Pesticide Exposure on the Job
Pesticides are composed of toxins that are designed to prevent infestations. Pesticide exposure may result in chemical-related injuries and illnesses. Workers who mix pesticides or apply pesticides to crops are particularly at risk for injuries arising out of exposure to direct spray or residue. Their families may also be exposed to residue on the skin or clothing of a loved one. Pesticide exposure on the job presents a risk of acute or chronic illness, as well as negative effects like rash, irritation, dizziness, and nausea. People who are suffering adverse affects from pesticide exposure should consult a Boston workers’ compensation lawyer at Pulgini & Norton.Pesticide Exposure on the Job
In some cases, a single exposure to pesticide may result in poisoning and acute effects, such as dizziness, vomiting, or headaches. Moreover, long-term effects of pesticide exposure may include cancer, reproductive problems like infertility, hormonal imbalance, neurological disorders like Parkinson's, and other chronic conditions.
If you become sick as a result of pesticide exposure on the job, you may be eligible for workers' compensation benefits. These benefits include medical treatment, vocational rehabilitation costs, and varying degrees of disability pay, depending on how disabled you are by the exposure. Someone who suffers an acute effect of pesticide exposure may simply need medical care. However, someone who is exposed to pesticides on a daily basis and develops a serious illness may be disabled and require significant time off.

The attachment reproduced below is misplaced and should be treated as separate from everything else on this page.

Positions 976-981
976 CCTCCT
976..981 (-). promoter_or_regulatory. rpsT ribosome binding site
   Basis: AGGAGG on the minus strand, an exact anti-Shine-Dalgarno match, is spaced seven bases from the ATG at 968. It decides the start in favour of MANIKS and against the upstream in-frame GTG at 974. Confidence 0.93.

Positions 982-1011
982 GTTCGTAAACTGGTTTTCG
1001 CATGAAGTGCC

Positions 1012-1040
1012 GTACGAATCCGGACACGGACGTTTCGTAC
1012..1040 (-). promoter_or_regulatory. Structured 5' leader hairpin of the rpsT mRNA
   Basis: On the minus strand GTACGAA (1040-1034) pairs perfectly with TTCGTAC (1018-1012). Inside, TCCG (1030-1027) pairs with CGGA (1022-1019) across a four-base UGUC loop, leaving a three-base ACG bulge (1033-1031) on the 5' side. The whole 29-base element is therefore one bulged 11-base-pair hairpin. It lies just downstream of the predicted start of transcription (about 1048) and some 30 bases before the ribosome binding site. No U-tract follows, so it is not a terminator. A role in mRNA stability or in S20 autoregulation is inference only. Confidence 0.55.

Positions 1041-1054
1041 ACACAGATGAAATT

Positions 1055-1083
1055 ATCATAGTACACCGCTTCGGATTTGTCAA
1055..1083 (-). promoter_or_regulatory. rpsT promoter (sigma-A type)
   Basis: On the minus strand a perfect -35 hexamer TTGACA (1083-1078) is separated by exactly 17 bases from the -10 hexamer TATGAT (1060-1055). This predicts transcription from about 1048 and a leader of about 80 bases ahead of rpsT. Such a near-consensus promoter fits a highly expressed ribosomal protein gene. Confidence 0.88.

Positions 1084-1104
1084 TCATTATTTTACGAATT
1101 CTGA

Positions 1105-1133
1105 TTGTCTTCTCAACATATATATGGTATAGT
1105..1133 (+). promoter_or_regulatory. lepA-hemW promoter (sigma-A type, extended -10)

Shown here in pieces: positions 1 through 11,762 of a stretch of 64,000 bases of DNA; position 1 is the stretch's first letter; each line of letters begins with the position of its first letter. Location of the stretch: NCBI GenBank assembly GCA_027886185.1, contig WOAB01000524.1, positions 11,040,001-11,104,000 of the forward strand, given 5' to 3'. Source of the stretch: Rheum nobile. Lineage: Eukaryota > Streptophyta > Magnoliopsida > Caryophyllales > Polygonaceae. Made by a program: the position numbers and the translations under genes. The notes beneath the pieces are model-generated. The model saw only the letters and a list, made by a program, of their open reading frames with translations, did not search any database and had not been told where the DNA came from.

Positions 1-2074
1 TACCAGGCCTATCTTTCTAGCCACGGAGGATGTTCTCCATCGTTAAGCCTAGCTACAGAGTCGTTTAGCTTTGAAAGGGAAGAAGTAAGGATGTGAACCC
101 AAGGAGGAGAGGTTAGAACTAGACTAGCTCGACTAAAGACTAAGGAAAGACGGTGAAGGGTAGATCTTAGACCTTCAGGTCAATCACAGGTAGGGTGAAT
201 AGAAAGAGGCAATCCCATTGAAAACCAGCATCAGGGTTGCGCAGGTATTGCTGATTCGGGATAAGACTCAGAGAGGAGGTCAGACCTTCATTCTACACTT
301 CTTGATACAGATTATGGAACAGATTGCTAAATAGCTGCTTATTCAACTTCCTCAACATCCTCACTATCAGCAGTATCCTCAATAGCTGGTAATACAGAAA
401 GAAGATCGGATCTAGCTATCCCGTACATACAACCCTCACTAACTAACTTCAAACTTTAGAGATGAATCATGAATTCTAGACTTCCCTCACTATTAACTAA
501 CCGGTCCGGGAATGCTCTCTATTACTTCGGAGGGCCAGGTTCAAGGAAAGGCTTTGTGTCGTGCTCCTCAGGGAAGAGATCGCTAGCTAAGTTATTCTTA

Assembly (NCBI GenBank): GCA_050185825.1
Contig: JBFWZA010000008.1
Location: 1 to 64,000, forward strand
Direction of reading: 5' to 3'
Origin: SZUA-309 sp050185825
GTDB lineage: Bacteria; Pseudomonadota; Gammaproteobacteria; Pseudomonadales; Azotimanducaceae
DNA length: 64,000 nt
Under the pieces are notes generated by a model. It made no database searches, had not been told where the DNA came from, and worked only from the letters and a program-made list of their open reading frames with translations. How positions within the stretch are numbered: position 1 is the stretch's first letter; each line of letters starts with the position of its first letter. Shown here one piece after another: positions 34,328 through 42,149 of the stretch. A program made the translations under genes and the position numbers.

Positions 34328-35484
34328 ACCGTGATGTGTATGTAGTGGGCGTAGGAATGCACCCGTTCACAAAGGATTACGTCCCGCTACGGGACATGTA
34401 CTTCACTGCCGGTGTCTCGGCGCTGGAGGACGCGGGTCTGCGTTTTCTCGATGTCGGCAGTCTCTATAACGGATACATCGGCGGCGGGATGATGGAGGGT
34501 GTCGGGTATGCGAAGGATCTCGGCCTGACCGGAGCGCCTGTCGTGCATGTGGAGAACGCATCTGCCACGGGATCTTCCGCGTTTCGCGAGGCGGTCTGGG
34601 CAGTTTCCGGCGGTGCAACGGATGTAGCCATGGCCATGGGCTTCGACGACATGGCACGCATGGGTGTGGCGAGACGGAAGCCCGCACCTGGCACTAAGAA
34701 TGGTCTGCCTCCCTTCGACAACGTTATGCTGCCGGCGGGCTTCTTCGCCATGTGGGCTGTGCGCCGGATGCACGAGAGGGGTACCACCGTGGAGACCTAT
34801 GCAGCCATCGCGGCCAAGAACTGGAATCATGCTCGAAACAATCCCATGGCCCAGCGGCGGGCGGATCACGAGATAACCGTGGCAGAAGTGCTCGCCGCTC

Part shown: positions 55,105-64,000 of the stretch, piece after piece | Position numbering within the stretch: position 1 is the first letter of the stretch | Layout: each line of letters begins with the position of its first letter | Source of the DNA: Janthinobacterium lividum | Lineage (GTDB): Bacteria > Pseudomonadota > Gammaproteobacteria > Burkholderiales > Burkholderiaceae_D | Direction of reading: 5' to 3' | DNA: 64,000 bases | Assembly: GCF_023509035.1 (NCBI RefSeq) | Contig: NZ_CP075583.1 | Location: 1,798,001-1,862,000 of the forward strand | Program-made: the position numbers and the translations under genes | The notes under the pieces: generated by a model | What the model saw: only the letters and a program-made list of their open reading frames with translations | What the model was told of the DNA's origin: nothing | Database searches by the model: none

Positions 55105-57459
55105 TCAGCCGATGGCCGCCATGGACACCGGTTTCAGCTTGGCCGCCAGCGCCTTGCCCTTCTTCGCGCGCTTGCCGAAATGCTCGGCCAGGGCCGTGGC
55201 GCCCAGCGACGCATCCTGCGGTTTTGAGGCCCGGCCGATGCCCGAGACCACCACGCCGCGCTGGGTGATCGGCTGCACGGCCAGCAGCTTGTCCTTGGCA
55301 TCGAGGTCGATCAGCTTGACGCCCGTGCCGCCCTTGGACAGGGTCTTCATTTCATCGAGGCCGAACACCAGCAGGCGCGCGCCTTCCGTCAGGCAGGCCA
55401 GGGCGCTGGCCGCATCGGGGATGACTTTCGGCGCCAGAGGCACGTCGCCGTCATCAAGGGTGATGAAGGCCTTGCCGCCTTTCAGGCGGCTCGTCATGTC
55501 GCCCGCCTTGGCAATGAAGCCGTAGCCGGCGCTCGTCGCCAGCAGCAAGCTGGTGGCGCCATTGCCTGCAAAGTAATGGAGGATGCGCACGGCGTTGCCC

In some cases, it may be necessary for a worker to receive permanent total disability benefits, which may be paid for the rest of the worker's life. There are no time limits to this type of benefit. Some features of total disability include a disabling condition that may continue indefinitely. If you have a pre-existing condition or other risk factors for a serious illness that you believe was caused by pesticide exposure at work, you should bear in mind that multiple factors may be the cause, and as long as some aspect of your job was a major cause of your disability, you can recover benefits.
When pesticide exposure results in a serious illness that leads to death, it may be possible to receive death benefits. These are benefits that may be collected by a decedent's surviving spouse or children. They include a maximum of $4,000 in burial expenses and weekly benefits that equal two-thirds of the deceased worker's average weekly wage, up to a maximum sum set by the Commonwealth. Surviving spouses may receive death benefits as long as they are dependent and do not remarry. If a surviving spouse marries again, each eligible dependent child is still entitled to $60 per week, although the total weekly amount paid to dependents may not be more than what the spouse received before remarrying.Consult a Knowledgeable Boston Lawyer for Your Workers’ Compensation Case
If you suffer an illness due to pesticide exposure on the job, you are likely to need medical care and time to recover. You should not hesitate to enlist a Boston workers' compensation attorney to fight for the full range of benefits to which you may be entitled. The work injury lawyers at Pulgini & Norton represent claimants in many Massachusetts cities, including New Bedford, Waltham, and Quincy. Contact us online or call 781-843-2200 for a free consultation.